There are women who have been fighting for the chance to direct films for decades, often at great personal and professional risk. Which is why the story of the Original Six, and their bold public fight against the studio system in the 1980s, hit me in the gut. These were women who walked into boardrooms full of men and explained how deeply unfair the hiring situation was for female directors, and then pressed for legal action when the studios wouldn’t listen. Because of these six women — Susan Bay Nimoy, Nell Cox, Joelle Dobrow, Dolores Ferraro, Victoria Hochberg, and Lynne Littman — and the landmark research they pursued as part of the original WSC in 1979, the DGA (not typically a radical organization) had sufficient evidence of gender discrimination to sue Warner Brothers and Columbia Pictures in 1983. The lawsuit was dismissed — more on that later — but because of this very public legal action, along with continued pressure from the DGA, the number of women directors working in the industry started, slowly, to rise.
HORROR MEME - (1/15 Slasher Movies) - Halloween (1978) dir. John Carpenter
I met him, fifteen years ago; I was told there was nothing left; no reason, no conscience, no understanding; and even the most rudimentary sense of life or death, of good or evil, right or wrong. I met this six-year-old child, with this blank, pale, emotionless face, and the blackest eyes… the devil’s eyes. I spent eight years trying to reach him, and then another seven trying to keep him locked up because I realized that what was living behind that boy’s eyes was purely and simply… evil.
i cannot believe the article about marvel doing the right thing in essentially discarding female representation for ten years and the claim that dc doing Wonder Woman first is only to compete with their domineering stance on the movie front. just no. marvel definitely fucked up and they should be told. all of this only highlights to me the way the media tug on marvels dick for any form of content no matter the quality and dismiss what dc does as just a failure before it’s even been made. the article even had the audacity to say that wonder woman wont mean anything if it isn’t well reviewed??? i mean it’s almost a given when you look at dcs track record, no matter what they do it’s always overshadowed by marvel who ‘did it better’ or even 'the right way’.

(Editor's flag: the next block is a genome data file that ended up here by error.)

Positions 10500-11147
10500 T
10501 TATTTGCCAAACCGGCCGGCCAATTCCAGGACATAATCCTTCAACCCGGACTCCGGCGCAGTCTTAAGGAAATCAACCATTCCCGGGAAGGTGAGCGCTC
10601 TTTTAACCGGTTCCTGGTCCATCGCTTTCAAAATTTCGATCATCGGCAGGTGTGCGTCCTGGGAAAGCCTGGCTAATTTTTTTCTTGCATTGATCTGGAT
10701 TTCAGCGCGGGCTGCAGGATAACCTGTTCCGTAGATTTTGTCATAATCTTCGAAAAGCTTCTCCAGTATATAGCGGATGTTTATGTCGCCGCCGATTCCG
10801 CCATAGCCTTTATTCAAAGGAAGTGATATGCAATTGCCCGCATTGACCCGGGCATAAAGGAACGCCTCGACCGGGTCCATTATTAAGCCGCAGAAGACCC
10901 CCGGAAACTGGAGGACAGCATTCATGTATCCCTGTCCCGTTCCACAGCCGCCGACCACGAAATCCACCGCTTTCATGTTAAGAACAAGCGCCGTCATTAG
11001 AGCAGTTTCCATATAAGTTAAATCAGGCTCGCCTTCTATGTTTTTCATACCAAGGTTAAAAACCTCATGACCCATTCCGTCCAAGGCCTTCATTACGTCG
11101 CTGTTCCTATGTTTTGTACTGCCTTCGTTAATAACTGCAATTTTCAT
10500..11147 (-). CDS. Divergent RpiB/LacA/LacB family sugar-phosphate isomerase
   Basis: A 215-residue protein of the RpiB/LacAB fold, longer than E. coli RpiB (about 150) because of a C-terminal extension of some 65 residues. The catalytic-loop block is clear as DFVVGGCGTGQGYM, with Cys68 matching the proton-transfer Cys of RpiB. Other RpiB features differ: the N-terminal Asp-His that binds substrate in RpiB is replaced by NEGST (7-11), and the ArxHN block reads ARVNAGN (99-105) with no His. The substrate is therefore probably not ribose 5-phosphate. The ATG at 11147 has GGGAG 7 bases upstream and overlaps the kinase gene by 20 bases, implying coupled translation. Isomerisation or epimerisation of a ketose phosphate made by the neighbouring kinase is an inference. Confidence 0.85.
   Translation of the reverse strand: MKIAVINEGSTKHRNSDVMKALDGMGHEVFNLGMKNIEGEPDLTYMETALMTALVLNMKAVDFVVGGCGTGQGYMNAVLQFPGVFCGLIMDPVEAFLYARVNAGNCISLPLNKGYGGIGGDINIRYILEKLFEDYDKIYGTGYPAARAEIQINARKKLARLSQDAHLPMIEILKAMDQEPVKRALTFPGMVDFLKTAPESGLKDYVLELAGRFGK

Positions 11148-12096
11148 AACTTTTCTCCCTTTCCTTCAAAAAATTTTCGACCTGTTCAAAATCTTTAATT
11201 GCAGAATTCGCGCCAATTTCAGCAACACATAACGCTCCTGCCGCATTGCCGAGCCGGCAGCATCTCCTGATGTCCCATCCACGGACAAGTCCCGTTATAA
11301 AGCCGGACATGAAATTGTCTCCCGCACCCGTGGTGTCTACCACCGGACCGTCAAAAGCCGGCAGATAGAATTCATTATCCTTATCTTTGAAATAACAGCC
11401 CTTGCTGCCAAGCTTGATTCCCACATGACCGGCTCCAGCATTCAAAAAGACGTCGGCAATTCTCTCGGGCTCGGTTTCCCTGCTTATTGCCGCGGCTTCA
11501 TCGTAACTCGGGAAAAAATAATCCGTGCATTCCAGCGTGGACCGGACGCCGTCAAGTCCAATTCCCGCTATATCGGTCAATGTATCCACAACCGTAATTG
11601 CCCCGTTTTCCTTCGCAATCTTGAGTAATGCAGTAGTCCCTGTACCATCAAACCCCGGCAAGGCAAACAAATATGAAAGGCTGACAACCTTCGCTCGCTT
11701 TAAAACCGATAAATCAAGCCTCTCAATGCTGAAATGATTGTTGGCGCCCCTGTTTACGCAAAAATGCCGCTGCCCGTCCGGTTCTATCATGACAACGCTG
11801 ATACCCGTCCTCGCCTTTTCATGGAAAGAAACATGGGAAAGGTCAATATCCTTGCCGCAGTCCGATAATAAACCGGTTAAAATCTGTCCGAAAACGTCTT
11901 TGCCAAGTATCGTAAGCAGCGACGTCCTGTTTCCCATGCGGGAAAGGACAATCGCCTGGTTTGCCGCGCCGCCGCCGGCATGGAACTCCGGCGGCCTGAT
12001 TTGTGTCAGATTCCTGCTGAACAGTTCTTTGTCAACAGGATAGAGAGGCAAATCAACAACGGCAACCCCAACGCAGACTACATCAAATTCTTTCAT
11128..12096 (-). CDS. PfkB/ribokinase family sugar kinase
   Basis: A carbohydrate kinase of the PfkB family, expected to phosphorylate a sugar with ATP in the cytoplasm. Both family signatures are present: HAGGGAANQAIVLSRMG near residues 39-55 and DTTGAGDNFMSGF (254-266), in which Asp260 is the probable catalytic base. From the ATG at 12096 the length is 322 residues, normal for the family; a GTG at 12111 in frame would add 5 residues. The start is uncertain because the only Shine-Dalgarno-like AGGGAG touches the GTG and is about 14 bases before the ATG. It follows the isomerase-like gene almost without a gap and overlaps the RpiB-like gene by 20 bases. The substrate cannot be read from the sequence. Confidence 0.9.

let me take a direct quote from the article to highlight exactly what i have been talking about
'Feige wasn’t making female representation in the world’s most popular franchise a priority. But as frustrating as Feige’s comments may have been, it’s much easier now to admire the chess game Marvel has been playing.’
and one concerning dc
'Though they fared fine at the box office, those DC films were lambasted by critics, forcing the studio to soldier on in the shadow of a damaged brand. And if Marvel hadn’t already learned to take it slow and steady with directorial selection after losing first Patty Jenkins on Thor 2 and, more publicly, Edgar Wright on Ant-Man, then Warner can, again, serve as a reminder. Thor 2 and Ant-Man were, at least, lower-stakes projects. Warner Bros. lost director Michelle MacLaren from Wonder Woman and Seth Grahame-Smith from The Flash, two big movies the studio absolutely has to land in order to keep any momentum on The Justice League franchise. Hopes are high, yet easily shaken when it comes to Wonder Woman which is now in the hands of Patty Jenkins. But if that movie fails to land with audiences, Warner Bros. won’t get any extra credit for bringing fans a female-led superhero film first.’
the article also continually goes on about marvel using a 'take it slow’ attitude concerning female representation. i mean is that what you want from one of the worlds most popular brands?
i mean if that doesn’t say exactly what’s going on in the media concerning both companies rn then idk if you can be convinced otherwise.
as a sidenote they also talked shit about fox and sonys attempts at making comic book movies so i mean
You know what I’m proud of? Well, not “proud of,” but “grateful for,” is when people come up to me and tell me it helped them receive acceptance for being gay. I think, for a lot of them, it was their first taste of acceptance. And that, I’m grateful for. It’s always gratifying to hear that something you’ve worked on has touched somebody that deeply and that fundamentally. I think all artists dream of making an impact in somebody’s life. Sometimes the movie comes out and it might only touch one person in the universe that powerfully, but that’s our goal, as artists: we’re doing it on stage, on film, as writers — whatever. We’re trying to reach people to show the humanity, somehow, between all of us.